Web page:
The B-school fad has apparently crept into the domain of mass communication as is evident from the communication training institutes of various hues that are coming up, particularly in places that see high media activity. The emerging institutes believe there is a hard-felt need for well-trained media professionals in the industry which traditional institutes are apparently failing to provide. Of course, the established institutes take a view that the upcoming institutes reflect a fad that is reminiscent of the mushrooming of B-schools in the 1990s.
In Delhi, seasoned advertising professional Sajal Mukherjee has recently set up an institute called Futursitix Media & Communication Centre that will cater to the emerging needs of the industry at the entry-level positions. exchange4media.com had reported earlier on this.
Mukherjee said today that the institute will offer post-graduate diploma courses in media and marketing besides extending refresher courses for professionals in the industry. “The vacuum in the industry for good professionals needs to be filled,” he said.
Mukherjee is assisted by advertising professional Vivek Dev Sharma who was responsible for developing the prototype at MICA for this venture.
Meantime, Hindi print media major Dainik Jagran is all set to kickstart its Jagran Institute Of Management and Journalism In July 2004. Ajay Upadhayay, Director of the institute, said the programme will include post-graduate level courses in print, broadcast and advertising. “Hands-on experience will be given to the students,” he said, adding that the institute “will produce the right kind of professionals”.
Namrata Suri, Director, New Institute of Advertising, too is of the belief that traditional methods of training in communications have given way to more modern methods which newer institutes specialise in.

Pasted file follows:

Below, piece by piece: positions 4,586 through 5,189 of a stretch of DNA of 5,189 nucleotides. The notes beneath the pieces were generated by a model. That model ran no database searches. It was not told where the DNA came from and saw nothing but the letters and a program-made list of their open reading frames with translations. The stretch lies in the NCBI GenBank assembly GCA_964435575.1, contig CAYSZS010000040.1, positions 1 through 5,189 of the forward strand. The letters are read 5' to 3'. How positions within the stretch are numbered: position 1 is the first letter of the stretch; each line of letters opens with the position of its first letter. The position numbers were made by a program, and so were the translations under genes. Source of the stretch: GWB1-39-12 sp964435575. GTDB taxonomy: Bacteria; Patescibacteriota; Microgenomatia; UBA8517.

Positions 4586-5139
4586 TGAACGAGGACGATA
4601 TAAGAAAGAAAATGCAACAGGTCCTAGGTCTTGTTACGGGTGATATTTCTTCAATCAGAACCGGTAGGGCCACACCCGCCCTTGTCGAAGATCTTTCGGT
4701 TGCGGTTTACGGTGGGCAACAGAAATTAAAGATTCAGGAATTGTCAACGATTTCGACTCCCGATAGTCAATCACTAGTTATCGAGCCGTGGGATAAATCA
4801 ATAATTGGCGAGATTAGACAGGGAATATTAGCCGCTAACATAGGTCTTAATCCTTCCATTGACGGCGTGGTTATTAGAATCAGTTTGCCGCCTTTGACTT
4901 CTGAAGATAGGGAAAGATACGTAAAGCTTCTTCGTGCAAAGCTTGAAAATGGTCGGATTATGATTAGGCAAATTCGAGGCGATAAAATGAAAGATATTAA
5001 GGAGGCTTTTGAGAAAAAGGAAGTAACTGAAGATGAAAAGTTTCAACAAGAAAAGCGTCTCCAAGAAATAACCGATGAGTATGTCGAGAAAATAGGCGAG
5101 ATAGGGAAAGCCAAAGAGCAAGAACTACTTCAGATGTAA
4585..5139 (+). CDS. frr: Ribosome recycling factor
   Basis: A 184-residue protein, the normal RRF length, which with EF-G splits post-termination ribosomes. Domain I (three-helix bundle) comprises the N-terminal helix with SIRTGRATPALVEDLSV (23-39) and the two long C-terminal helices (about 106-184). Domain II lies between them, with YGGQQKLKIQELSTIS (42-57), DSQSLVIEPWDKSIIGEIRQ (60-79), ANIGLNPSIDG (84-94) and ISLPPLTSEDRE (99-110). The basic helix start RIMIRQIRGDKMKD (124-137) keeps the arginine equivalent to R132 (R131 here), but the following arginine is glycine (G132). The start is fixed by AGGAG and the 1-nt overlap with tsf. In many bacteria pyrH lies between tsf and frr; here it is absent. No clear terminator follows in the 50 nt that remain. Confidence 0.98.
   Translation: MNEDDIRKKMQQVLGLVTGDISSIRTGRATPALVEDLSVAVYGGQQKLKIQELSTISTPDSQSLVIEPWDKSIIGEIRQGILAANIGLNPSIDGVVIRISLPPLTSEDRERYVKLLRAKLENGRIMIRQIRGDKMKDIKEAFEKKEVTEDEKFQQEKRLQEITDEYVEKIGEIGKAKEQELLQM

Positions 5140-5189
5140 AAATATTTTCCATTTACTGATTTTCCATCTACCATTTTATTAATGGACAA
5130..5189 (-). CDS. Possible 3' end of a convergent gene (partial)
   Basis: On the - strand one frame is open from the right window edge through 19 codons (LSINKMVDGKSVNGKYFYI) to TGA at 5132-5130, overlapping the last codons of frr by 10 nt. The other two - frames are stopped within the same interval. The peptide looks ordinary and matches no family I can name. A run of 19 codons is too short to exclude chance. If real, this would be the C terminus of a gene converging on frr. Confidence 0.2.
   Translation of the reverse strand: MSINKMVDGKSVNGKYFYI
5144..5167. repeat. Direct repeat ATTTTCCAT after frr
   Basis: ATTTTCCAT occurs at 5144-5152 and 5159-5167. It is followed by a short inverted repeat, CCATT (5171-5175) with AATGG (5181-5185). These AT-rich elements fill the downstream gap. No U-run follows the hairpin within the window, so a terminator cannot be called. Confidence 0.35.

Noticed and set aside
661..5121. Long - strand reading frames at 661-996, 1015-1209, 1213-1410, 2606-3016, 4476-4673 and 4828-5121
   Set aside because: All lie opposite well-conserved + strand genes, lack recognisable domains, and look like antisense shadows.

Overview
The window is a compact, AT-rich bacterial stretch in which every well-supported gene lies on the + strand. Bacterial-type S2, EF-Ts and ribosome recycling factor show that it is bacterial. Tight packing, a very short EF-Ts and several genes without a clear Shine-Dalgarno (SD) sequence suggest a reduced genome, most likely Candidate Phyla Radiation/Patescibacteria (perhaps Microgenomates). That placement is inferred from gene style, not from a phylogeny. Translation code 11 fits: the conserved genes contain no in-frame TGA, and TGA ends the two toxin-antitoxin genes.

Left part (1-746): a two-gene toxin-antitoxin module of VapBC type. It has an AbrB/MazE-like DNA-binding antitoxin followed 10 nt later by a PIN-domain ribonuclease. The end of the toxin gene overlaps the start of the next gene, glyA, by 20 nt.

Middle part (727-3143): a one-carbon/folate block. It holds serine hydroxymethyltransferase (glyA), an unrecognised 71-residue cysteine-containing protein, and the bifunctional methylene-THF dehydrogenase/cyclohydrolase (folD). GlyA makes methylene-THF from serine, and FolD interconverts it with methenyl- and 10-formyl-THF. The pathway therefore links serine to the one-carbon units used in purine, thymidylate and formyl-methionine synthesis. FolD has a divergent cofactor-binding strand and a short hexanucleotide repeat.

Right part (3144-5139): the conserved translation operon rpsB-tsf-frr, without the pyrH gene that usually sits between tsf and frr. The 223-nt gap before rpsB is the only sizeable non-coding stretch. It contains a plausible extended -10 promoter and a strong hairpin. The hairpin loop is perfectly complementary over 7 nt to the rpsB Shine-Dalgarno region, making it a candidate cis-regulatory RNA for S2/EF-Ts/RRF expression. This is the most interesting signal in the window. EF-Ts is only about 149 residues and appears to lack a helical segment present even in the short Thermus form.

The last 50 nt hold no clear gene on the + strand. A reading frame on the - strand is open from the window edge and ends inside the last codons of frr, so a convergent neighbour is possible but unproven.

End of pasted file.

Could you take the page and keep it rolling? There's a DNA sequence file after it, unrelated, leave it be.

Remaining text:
But Atul Tandan, Director, Mudra Institute of Communications, Ahmedabad (MICA), likened the new trend of upcoming communications schools to the mushrooming of B-schools in the country sometime ago. Taking a cue from the B-school trend, he said that only leading schools like MICA, Symbiosis, IIMC, Asian School Of Journalism, Department of Mass Communication, Panjab University, and MCRC, Jamia Milia Islamia would produce quality professionals for the industry.
Supporting Tandan’s view was Archana R Singh, Lecturer, Department of Mass Communication, Panjab University, Chandigarh, who said that a basic level of maturity is required to understand communication. Graduates with sound knowledge undertaking communication courses from recognised universities do a good job, she said, adding, “Private institutes may provide short-term fill-ups but serious professionals need good training.”
Well, the debate rages on. But the aspirants for mass communication education and assignments will benefit from a wider choice of subjects, methods and opportunities as newer institutes dot the domain.